My New Favorite Clematis

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Photo by Jessica Walliser
Clematis tangutica
grows in USDA hardiness zones 5 to 11 and has several different cultivars.

Do you think Santa might bring you a new arbor or trellis or pergola for Christmas? Well, if he does, I’ve got the plant for you! I recently discovered a vine that I am utterly smitten with, and the more I learn about it, the more I want to sing its praises.

I love clematis. I have always loved clematis and I have always recommended them as terrific choices for sprucing up vertical spaces. But so many of them are slow pokes, and you have to think so darned hard about pruning them. That’s why I love the sweet autumn clematis. Unlike some other choices, it grows quickly, bears creamy, fragrant flowers late in the season, and is very easy to grow and prune. But after many years as my personal favorite, it is time for sweet autumn to move over. Now there is a new chart topper on my list of favorite clematis: Clematis tangutica.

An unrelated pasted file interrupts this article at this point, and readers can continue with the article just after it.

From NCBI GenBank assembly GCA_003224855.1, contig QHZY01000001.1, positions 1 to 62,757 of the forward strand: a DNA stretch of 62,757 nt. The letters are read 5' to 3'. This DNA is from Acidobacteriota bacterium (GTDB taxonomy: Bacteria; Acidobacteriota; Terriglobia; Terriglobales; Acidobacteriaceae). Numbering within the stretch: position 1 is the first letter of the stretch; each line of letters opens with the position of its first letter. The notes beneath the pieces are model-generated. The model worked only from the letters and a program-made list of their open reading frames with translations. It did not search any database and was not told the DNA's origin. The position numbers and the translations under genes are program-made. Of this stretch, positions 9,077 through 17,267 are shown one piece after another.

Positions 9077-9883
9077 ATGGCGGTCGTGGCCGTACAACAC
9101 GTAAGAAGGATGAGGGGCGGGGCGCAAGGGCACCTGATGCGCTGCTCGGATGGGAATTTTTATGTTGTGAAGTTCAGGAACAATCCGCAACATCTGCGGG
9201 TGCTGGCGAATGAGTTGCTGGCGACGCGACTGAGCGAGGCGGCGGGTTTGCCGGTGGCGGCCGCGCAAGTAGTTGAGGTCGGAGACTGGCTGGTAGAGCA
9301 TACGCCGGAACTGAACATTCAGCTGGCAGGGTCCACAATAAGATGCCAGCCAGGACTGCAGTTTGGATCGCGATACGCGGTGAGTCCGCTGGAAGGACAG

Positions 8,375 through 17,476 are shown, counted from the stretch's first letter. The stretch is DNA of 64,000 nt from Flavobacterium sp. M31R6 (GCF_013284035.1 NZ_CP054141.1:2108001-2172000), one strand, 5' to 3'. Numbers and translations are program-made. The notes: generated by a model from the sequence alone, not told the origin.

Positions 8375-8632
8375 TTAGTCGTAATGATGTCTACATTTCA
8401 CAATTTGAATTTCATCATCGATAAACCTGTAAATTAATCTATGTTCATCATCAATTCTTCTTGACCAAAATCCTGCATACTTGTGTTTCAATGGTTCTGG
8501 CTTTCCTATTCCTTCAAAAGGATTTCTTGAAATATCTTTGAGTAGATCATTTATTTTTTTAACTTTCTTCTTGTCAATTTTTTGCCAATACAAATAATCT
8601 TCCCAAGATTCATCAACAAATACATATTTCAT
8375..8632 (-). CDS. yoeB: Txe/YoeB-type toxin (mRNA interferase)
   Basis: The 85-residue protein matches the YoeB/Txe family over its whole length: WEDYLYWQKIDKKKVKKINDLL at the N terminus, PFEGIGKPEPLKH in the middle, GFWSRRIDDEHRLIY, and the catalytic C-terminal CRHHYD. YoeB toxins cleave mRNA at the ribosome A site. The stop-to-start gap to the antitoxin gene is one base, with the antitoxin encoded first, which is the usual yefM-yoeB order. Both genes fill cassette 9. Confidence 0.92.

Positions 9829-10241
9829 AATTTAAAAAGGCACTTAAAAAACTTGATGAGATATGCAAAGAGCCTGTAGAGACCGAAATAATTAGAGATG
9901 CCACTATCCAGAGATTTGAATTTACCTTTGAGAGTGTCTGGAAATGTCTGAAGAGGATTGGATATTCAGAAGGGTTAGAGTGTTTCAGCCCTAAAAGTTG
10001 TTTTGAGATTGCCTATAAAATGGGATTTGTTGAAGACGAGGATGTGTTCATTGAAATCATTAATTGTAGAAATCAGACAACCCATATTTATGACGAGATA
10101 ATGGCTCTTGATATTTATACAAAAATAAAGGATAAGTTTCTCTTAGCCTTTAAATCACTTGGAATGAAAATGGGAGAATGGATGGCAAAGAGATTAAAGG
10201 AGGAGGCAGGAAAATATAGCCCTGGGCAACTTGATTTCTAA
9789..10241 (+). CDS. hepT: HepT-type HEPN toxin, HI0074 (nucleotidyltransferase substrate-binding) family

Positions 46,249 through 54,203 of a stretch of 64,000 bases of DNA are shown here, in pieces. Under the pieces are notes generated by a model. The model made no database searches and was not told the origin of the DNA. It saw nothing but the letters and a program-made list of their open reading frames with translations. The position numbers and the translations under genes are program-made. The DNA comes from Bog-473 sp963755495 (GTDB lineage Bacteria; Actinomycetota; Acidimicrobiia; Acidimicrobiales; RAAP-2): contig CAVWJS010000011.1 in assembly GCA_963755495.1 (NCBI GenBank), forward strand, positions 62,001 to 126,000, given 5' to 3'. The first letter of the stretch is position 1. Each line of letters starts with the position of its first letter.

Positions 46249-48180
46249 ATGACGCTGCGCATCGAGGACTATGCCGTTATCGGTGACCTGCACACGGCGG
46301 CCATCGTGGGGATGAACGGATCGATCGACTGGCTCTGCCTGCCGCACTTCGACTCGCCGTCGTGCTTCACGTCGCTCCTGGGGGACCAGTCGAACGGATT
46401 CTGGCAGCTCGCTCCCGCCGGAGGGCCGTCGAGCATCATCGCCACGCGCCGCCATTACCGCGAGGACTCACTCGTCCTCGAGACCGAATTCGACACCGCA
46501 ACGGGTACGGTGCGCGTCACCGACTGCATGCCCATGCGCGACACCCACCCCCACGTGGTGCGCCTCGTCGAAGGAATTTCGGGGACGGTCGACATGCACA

This beautiful yellow clematis completely knocks my socks off every time I see it. It is a late-summer/fall bloomer with balloon-like yellow buds that explode into four-petaled, 2- to 3-inch-wide, yellow umbrellas with fuzzy, purple stamens. Then, when it is finished flowering, it has sweet, little fuzzball seed heads. The bees love the flowers, and the clematis will grow anywhere that receives at least 6 hours of sun per day (though, like all clematis, C. tangutica prefers to have her feet in the shade).

This clematis variety is a quick grower, reaching 15 to 20 feet tall in a single season, and is easy to propagate from seeds and/or stem cuttings. There are many different cultivars of this lovely vine, each with its own merits. Bill MacKenzie reaches an easy 20 feet tall, while Helios is a shorter cultivar that tops out at 6 feet in height. Golden Tiara blooms a bit later than the rest, and Golden Harvest is easy to find in the nursery trade. No matter which cultivar you get your hands on, you won’t be disappointed. This is a great plant, hardy from USDA zones 5 to 11, that deserves a treasured place on your farm.

Tags Jessica Walliser

Watch the video: CLEMATIS - How to prune

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